Alan MacRobert, Senior Editor
855-638-5388 x2151, macrobert@SkyandTelescope.com
Note to Editors/Producers: This release is accompanied by high-quality graphics; see end of release.
For more information, and a world map of the eclipse's visibility, please direct your readers/viewers to our online story about the eclipse.
Everyone throughout North and Central America has a front-row ticket, weather permitting, for a total eclipse of the full Moon high in the sky late Monday night and/or Tuesday morning (the night of December 20-21, 2010).
Earth's shadow will totally engulf the Moon, turning it spooky orange-red, from 2:41 to 3:53 a.m. Eastern Standard Time, or 11:41 p.m. to 12:53 a.m. Pacific Standard Time, as shown in the timetable below. The eclipse will be partial for a little more than an hour before and after.
Unlike an eclipse of the Sun, an eclipse of the Moon is visible to everyone on the entire Moon-facing side of Earth at once. “We’re all looking at this together,” says Sky & Telescope editor in chief Robert Naeye.
Skywatchers in Europe, West Africa, and South America get to see only part of the eclipse before it's interrupted by moonset and sunrise on the morning of the 21st. In East Asia, Australia, and New Zealand, the eclipse is already in progress at sunset and moonrise on the evening of the 21st local date.
Program for the Show
A total lunar eclipse has five stages. It begins when the Moon first enters the penumbra, or pale outer fringe, of Earth's shadow. But that event can't be seen; the shading in the outer part of the penumbra is extremely slight. Only when the Moon's leading edge is about halfway across the penumbra does the first slight dimming become detectable to the eye.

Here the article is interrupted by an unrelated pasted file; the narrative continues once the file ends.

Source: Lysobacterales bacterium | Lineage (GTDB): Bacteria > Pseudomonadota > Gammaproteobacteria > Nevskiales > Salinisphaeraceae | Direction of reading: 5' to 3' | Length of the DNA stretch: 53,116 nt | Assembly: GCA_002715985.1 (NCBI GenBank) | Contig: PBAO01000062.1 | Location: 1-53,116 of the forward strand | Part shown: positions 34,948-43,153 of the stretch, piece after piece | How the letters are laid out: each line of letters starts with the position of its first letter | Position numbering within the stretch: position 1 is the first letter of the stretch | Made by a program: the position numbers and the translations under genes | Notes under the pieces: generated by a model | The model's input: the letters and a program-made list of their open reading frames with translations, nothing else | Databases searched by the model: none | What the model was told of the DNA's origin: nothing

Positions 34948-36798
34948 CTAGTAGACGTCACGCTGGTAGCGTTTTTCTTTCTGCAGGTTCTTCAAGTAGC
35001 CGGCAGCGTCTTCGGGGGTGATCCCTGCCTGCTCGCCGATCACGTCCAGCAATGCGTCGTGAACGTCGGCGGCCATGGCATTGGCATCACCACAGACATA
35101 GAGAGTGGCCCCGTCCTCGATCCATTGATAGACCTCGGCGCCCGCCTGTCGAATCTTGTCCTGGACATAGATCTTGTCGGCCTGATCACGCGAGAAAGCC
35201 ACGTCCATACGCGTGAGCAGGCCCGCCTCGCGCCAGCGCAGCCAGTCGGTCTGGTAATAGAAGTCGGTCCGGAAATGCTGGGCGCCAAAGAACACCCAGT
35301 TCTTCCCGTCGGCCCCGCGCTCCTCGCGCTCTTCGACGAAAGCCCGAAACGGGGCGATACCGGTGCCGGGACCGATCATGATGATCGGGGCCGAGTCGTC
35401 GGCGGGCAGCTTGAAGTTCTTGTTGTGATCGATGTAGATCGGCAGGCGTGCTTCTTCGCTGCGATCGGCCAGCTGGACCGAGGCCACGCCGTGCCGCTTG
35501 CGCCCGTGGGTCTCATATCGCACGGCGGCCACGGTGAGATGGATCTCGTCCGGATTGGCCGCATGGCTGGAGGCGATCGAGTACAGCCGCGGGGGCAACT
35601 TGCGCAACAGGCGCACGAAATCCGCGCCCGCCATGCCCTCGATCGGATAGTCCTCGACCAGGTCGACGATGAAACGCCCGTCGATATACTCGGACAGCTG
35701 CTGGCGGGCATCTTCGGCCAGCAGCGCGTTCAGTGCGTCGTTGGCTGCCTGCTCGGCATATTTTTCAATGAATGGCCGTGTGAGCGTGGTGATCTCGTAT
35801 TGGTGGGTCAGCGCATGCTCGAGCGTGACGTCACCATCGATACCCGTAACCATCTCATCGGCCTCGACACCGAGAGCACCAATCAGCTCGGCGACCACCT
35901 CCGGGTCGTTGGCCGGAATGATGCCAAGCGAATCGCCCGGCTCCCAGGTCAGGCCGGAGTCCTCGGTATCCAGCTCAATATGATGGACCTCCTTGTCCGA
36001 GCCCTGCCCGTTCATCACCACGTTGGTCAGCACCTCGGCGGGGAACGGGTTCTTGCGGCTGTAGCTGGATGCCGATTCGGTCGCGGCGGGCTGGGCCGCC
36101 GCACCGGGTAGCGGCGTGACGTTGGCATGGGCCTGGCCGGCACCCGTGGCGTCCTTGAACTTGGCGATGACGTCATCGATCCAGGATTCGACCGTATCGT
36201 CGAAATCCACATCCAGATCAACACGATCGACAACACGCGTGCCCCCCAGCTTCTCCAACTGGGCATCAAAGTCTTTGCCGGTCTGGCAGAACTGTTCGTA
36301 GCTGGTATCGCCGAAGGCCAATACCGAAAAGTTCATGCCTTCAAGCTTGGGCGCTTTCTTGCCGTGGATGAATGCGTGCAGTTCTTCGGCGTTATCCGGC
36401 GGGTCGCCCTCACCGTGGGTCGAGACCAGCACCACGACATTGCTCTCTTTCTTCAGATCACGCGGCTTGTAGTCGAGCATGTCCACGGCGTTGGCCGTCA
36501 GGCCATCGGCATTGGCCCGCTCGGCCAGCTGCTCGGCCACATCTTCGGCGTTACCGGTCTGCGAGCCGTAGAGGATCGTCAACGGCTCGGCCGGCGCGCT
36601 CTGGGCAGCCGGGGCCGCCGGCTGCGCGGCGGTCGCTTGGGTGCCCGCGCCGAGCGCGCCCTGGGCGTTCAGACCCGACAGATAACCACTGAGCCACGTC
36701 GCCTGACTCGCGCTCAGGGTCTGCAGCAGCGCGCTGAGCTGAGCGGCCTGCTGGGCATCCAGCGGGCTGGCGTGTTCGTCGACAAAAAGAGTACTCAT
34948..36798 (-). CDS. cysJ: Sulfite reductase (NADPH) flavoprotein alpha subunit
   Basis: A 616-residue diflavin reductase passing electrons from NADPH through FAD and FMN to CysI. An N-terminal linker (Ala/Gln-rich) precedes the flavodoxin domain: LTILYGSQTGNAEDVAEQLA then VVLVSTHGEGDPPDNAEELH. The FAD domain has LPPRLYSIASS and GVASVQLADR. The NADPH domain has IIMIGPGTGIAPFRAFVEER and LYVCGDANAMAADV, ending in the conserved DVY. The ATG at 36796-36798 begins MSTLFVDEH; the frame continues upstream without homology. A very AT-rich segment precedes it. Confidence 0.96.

The second stage, partial eclipse, starts when the Moon's edge reaches the umbra, or Earth's inner shadow. “It's eerie watching this weird, red-brown shadow creeping across the bright Moon,” says Sky & Telescope senior editor Alan MacRobert. “Look carefully, and you’ll notice that Earth's shadow has a curved edge. This was the first visible proof to the ancients — at least to those who knew what they were seeing, like the Greeks — that the Earth is round.”
As more of the Moon slides into the umbra, look around the sky. A second, deeper night is falling — “night within night,” says MacRobert. If you're far from city lights, hundreds of additional stars start appearing in what just a little earlier was a bright, moonlight-washed sky. An hour or so into partial eclipse, only a final bright sliver of Moon remains outside the umbra — and the rest of it shows an eerie reddish glow.
The third stage, total eclipse, begins when the last bit of Moon slips into the umbra. For this eclipse, totality lasts a generous 72 minutes, during which the Moon looks, says MacRobert, “like a luminous rotten orange.”
Then, as the Moon continues moving eastward along its orbit, events unwind in reverse order. Totality ends when the Moon's leading edge reemerges into sunlight, returning once again to partial eclipse (stage four). Then, after all of the Moon escapes the umbra, the dusky penumbral shading (stage five) gradually fades away, leaving the full Moon shining as brightly as if nothing had happened.